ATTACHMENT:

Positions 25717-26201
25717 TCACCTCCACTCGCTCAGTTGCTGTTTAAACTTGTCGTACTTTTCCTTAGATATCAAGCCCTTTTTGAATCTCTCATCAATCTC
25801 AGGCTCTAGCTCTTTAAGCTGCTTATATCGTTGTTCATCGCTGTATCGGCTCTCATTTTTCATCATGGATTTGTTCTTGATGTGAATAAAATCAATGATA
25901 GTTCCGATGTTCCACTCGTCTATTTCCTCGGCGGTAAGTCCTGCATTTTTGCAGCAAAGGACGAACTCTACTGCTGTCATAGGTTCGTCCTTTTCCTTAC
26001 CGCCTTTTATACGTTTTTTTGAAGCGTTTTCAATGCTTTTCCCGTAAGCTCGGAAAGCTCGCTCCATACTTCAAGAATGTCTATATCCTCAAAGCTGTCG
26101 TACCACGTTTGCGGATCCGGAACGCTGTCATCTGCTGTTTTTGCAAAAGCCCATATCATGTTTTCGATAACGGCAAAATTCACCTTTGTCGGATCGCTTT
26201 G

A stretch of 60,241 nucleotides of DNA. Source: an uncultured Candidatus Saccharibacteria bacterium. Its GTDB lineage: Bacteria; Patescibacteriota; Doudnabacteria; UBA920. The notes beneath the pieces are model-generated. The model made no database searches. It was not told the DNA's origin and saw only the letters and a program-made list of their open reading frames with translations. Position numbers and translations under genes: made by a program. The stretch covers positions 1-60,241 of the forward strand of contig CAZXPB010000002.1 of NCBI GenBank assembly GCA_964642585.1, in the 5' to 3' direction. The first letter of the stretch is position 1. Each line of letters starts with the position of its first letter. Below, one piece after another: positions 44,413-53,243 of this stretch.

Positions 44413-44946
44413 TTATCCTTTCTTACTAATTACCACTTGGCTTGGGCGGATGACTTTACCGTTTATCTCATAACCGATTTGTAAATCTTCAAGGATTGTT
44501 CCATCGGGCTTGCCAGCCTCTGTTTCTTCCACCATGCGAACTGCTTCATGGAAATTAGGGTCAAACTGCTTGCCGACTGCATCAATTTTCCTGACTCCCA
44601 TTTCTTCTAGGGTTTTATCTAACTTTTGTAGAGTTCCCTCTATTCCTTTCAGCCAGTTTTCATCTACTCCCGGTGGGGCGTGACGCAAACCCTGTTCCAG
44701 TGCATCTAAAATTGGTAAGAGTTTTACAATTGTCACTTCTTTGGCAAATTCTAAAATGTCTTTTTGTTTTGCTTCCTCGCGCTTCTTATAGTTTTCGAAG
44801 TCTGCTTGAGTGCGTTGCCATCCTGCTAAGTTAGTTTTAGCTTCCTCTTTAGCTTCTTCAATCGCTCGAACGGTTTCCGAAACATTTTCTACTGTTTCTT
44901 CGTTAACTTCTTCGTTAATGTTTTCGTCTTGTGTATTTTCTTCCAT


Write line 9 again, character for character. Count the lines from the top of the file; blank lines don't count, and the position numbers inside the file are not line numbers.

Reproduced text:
Positions 44413-44946